Wednesday, July 16, 2008

Wherefore Art Thou, Simple Hero?

The Good Old Days - The Lodger (mp3)
Superman Song - Crash Test Dummies (mp3)
On Film I Play Myself - Tim Seely (mp3)

The American has the unmitigated gall to question what's happened to the cinematic hero of yesteryear:
I mean real heroes, unqualified heroes, not those who have dominated American cinema over the past 30 years and who can be classified as one of three types: the whistle-blower hero, the victim hero, and the cartoon or superhero.
(Seriously, you should click on that link and enjoy the read. It's a very interesting article.) 

Heck, I'll forward his theory one notch further. Most of the comic book-based superheroes who clog the screen today are no longer the simple superheroes of yesterday. Batman is one seriously psychologically discombobulated fella, leap years away from Adam West's cheeky '60s version. Iron Man is an alcoholic fighting to right the wrongs of decades of corporate irresponsibility. The Hulk is the notion of powers that are more of a burden than a blessing. The X-Men are people who are pushed to the fringes and feared.

The last Superman movie failed miserably, yet Superman and (possibly) Captain America are the only two heroes that, at least for a large chunk of their existences, were fairly simple and clean heroes. They carried few deep, dark secrets. Their aims were simple and true (and quite similar): Fight for truth, justice and the American Way.
The point of all three of the kinds of hero in which Hollywood has specialized over the last 35 years has been to make sure that heroism can continue to exist only on a plane far removed from the daily lives of the audience. It is hard not to speculate that this is because of a quasi-political aversion on the part of filmmakers to suggesting to the audience that real-life heroism was something to which it, too, could aspire.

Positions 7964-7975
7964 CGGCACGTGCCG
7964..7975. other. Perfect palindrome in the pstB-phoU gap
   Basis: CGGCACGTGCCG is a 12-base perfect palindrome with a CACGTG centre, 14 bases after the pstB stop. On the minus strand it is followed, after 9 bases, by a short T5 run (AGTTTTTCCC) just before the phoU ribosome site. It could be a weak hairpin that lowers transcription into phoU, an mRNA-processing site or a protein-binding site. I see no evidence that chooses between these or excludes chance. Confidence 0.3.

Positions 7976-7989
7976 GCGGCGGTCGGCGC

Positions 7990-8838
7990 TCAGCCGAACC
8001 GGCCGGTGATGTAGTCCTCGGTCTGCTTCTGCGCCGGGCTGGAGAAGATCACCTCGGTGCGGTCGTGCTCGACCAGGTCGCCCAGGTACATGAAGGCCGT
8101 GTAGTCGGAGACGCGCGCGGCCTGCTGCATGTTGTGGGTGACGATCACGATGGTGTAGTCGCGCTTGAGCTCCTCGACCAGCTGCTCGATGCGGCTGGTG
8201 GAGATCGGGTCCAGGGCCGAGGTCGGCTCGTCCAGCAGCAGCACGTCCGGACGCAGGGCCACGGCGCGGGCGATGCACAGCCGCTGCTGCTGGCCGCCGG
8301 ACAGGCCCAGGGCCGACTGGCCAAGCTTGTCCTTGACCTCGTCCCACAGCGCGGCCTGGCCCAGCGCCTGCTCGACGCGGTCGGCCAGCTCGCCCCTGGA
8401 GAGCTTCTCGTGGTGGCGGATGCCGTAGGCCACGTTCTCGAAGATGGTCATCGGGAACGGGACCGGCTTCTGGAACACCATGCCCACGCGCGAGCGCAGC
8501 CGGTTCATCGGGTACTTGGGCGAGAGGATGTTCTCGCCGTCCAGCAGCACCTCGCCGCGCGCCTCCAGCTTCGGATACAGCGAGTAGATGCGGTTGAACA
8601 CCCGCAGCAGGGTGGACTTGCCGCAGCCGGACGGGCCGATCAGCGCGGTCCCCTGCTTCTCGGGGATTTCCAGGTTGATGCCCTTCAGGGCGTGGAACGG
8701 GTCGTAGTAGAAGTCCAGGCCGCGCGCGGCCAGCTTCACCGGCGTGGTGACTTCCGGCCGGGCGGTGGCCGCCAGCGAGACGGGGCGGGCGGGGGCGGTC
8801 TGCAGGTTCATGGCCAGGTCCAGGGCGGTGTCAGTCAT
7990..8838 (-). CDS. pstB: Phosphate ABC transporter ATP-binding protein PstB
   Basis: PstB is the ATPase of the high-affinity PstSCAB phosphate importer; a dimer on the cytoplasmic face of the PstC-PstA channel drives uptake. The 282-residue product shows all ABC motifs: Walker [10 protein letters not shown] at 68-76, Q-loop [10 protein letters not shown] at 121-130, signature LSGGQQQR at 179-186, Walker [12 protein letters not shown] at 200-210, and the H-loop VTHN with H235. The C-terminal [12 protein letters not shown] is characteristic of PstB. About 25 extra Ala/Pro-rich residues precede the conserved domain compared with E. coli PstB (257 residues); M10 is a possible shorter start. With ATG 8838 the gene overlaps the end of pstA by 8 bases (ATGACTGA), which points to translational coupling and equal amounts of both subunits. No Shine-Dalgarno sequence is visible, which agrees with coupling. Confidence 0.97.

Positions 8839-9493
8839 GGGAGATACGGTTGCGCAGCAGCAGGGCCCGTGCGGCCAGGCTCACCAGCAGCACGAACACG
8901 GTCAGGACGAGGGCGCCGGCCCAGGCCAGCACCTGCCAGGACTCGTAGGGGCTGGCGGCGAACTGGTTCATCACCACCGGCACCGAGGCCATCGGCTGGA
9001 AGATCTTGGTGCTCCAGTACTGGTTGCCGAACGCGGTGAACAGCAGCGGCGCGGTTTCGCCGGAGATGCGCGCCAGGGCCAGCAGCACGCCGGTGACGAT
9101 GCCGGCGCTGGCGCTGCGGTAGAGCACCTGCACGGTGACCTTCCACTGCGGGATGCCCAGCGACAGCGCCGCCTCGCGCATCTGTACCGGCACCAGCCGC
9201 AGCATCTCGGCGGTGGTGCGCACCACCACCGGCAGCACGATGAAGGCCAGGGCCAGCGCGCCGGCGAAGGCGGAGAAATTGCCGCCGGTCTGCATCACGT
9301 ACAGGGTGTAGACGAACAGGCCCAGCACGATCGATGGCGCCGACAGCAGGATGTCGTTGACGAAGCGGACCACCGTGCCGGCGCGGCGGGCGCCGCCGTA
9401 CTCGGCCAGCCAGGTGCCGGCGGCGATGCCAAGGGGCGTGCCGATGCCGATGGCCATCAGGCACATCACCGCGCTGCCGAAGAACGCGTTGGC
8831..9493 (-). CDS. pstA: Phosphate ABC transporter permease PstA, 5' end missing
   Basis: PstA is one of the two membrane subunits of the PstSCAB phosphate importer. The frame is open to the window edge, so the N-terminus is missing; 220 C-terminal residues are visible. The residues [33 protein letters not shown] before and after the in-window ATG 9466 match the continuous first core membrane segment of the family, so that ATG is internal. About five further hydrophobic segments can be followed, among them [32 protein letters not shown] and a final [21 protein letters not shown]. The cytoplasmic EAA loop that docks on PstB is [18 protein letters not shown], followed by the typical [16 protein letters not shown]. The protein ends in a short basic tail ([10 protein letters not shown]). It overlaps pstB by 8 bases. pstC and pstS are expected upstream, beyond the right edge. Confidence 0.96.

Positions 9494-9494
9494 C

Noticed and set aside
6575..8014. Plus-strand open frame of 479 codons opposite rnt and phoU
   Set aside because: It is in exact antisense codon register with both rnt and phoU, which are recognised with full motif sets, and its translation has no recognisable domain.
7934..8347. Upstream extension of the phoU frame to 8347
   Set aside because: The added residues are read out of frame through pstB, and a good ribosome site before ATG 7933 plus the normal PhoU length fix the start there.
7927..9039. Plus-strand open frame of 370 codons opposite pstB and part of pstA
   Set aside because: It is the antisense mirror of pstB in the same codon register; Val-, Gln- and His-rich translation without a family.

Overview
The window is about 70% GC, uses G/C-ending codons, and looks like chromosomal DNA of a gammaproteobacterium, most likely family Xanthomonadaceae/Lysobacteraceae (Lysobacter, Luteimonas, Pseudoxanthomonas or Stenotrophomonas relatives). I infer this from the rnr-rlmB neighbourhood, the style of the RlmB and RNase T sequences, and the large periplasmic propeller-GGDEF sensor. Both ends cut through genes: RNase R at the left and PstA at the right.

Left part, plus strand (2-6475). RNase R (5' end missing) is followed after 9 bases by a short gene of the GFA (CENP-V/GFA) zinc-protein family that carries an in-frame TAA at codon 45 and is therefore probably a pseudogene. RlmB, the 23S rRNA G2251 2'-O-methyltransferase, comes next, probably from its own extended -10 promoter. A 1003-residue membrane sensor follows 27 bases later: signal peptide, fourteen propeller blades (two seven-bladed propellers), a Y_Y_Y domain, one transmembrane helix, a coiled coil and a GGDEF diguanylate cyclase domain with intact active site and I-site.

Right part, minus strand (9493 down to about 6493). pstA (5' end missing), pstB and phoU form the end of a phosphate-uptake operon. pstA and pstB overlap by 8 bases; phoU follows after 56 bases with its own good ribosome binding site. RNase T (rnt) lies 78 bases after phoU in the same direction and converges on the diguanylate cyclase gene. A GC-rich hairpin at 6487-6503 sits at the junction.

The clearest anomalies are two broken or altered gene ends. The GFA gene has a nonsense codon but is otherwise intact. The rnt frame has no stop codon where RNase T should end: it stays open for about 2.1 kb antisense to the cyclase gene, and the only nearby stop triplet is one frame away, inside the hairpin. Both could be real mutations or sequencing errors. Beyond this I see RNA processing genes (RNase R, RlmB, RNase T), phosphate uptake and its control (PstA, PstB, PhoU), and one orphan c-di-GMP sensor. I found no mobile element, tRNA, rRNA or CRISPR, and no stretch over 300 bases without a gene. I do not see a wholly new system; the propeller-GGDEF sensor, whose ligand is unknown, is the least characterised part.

While I agree with the essence of Bowman's argument -- that golly, it sure would be peachy-keen if we could have some fellas up on the big screen who were pure role models for how to be a Stand Up Guy in today's wacky world -- I can't help but confess that nothing about characters that simple appeals to me.

I prefer Unforgiven, where you realize that Gene Hackman's Little Bill, who's supposed to stand for justice, actually stands for something a little more egotistical, frightening and rash. Where Clint Eastwood's William Munny was a lawless man who'd found the righteous path, went on a fairly chivalrous errand to earn much-needed money, and then reverted to his more evil ways when he stumbles upon the kind of flawed justice that ruins the lives of mostly decent people.

In fact, William Munny isn't that terribly far from Batman. They both give in a little to their darker natures, sacrificing something of their own souls in the name of a higher and more aspirational sense of justice. The reason we don't have simple hero figures is because we know better. We know that being a hero comes at a cost. It requires sacrifice. Sometimes that sacrifice is in relationships, and sometimes it's safety. Whatever the price, it's always there, and it's always significant. Most superheroes sacrifice intimate relationships, must hide their identities. Even the greatest movie "simple" hero ever, Atticus Finch, had to pay a steep price for his principles.

As much as I love Atticus, though, I've always been more fascinated with the conflicted hero, the one who has just as much potential to do the wrong thing as the right. Characters who actually come to two paths in the wood and... awww, you know the rest of it.

Some examples, if you want to check out some of my favorite conflicted-hero flicks (non-superhero version): Jennifer Lopez in Out of Sight. The East German policeman in The Lives of Others. Tom Cruise in Jerry Maguire. Lindsay Lohan in Mean Girls. Jeff Bridges in The Fisher King. Topher Grace in In Good Company. Edward Norton in American History X. Ben Affleck and Samuel Jackson in Changing Lanes. The whole cast of Galaxy Quest.

Then there is Bowman's conclusion: